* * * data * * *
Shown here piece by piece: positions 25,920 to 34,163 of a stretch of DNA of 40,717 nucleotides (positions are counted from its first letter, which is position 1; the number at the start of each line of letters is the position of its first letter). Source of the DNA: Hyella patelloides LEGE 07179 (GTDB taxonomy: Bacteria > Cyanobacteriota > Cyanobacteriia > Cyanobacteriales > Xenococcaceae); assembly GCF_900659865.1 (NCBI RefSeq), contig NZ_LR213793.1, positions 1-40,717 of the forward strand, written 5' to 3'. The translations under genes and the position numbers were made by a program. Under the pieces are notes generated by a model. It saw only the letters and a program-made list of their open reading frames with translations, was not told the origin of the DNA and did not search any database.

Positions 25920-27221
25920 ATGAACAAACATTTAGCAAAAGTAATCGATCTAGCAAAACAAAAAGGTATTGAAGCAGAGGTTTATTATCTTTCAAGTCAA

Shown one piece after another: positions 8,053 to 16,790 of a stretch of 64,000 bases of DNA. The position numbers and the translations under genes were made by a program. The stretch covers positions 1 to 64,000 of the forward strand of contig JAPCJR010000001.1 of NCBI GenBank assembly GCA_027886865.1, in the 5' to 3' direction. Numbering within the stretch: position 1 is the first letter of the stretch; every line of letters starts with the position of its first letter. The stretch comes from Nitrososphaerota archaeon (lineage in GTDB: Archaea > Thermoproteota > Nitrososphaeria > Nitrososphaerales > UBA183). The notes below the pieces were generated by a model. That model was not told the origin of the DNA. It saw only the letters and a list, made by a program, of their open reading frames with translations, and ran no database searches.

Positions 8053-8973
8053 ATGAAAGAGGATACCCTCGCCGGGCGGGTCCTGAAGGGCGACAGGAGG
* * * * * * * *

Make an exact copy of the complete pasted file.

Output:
Shown here piece by piece: positions 25,920 to 34,163 of a stretch of DNA of 40,717 nucleotides (positions are counted from its first letter, which is position 1; the number at the start of each line of letters is the position of its first letter). Source of the DNA: Hyella patelloides LEGE 07179 (GTDB taxonomy: Bacteria > Cyanobacteriota > Cyanobacteriia > Cyanobacteriales > Xenococcaceae); assembly GCF_900659865.1 (NCBI RefSeq), contig NZ_LR213793.1, positions 1-40,717 of the forward strand, written 5' to 3'. The translations under genes and the position numbers were made by a program. Under the pieces are notes generated by a model. It saw only the letters and a program-made list of their open reading frames with translations, was not told the origin of the DNA and did not search any database.

Positions 25920-27221
25920 ATGAACAAACATTTAGCAAAAGTAATCGATCTAGCAAAACAAAAAGGTATTGAAGCAGAGGTTTATTATCTTTCAAGTCAA

Shown one piece after another: positions 8,053 to 16,790 of a stretch of 64,000 bases of DNA. The position numbers and the translations under genes were made by a program. The stretch covers positions 1 to 64,000 of the forward strand of contig JAPCJR010000001.1 of NCBI GenBank assembly GCA_027886865.1, in the 5' to 3' direction. Numbering within the stretch: position 1 is the first letter of the stretch; every line of letters starts with the position of its first letter. The stretch comes from Nitrososphaerota archaeon (lineage in GTDB: Archaea > Thermoproteota > Nitrososphaeria > Nitrososphaerales > UBA183). The notes below the pieces were generated by a model. That model was not told the origin of the DNA. It saw only the letters and a list, made by a program, of their open reading frames with translations, and ran no database searches.

Positions 8053-8973
8053 ATGAAAGAGGATACCCTCGCCGGGCGGGTCCTGAAGGGCGACAGGAGG